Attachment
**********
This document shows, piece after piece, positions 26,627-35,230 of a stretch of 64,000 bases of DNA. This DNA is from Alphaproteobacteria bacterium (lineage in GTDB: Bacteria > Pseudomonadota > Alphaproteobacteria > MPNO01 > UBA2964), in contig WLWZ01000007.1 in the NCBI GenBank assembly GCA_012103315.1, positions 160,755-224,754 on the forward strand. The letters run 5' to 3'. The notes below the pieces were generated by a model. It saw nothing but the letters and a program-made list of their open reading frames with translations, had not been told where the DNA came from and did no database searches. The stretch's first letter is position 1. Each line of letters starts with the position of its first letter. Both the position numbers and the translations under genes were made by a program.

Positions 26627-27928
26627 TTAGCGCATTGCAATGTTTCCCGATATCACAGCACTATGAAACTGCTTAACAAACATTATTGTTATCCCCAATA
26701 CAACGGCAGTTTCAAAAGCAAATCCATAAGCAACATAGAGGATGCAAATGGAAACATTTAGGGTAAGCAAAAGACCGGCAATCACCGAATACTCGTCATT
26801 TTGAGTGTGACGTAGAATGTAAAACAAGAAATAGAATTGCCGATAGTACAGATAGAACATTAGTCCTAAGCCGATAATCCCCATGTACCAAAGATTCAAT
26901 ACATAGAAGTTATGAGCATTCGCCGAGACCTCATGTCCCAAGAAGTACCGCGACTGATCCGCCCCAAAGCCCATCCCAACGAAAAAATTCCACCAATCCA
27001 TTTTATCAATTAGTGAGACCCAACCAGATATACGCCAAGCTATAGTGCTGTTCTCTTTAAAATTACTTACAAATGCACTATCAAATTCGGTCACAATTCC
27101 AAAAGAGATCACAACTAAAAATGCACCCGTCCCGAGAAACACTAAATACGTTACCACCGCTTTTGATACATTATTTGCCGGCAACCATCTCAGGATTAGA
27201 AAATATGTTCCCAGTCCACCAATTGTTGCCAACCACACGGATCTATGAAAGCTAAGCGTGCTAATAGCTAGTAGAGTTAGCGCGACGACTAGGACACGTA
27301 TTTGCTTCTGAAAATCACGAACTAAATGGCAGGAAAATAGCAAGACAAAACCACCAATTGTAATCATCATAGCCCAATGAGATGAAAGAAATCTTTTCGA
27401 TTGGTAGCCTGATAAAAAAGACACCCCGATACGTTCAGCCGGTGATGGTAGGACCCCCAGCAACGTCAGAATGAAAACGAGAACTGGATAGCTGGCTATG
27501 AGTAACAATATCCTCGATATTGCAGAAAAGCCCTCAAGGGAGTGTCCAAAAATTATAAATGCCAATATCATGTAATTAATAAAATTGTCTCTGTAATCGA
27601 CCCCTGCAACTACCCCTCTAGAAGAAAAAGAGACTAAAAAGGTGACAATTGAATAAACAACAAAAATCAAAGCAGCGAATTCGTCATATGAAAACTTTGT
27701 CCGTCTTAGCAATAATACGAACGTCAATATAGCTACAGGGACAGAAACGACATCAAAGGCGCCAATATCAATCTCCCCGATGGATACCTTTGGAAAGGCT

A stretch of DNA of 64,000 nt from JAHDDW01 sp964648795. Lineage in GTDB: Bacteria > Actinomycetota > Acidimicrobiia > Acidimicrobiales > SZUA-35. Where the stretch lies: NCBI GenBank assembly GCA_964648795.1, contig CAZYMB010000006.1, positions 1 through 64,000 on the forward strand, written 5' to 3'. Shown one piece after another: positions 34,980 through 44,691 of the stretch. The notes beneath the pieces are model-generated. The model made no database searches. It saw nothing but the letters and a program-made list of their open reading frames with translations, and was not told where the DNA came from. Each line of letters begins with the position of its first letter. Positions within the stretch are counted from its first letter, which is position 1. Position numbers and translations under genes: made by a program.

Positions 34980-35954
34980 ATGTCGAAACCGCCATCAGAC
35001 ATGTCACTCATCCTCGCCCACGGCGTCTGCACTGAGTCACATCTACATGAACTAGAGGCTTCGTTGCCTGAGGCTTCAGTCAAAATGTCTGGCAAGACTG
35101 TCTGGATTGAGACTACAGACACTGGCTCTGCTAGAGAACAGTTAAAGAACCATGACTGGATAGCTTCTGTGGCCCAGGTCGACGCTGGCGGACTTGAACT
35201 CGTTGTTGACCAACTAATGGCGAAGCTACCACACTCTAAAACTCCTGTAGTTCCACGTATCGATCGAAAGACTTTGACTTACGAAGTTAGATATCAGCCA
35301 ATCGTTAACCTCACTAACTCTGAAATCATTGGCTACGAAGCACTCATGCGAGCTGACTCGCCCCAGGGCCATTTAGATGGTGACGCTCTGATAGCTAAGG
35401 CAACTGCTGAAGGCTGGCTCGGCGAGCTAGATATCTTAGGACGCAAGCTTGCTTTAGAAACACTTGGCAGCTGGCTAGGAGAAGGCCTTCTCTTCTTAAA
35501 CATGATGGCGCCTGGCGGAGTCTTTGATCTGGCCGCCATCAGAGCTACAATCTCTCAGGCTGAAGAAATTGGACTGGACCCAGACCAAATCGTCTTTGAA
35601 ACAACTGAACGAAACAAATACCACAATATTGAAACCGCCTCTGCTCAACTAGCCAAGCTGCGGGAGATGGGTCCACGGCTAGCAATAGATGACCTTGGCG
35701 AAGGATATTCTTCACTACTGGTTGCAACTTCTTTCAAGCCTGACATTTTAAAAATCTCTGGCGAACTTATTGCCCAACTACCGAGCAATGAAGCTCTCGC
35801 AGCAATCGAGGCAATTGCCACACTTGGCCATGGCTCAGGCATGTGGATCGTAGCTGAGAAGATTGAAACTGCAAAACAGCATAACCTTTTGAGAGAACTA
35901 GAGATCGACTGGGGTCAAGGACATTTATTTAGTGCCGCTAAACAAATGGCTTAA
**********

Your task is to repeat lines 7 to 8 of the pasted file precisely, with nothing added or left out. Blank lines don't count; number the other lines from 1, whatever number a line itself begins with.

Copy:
27001 TTTTATCAATTAGTGAGACCCAACCAGATATACGCCAAGCTATAGTGCTGTTCTCTTTAAAATTACTTACAAATGCACTATCAAATTCGGTCACAATTCC
27101 AAAAGAGATCACAACTAAAAATGCACCCGTCCCGAGAAACACTAAATACGTTACCACCGCTTTTGATACATTATTTGCCGGCAACCATCTCAGGATTAGA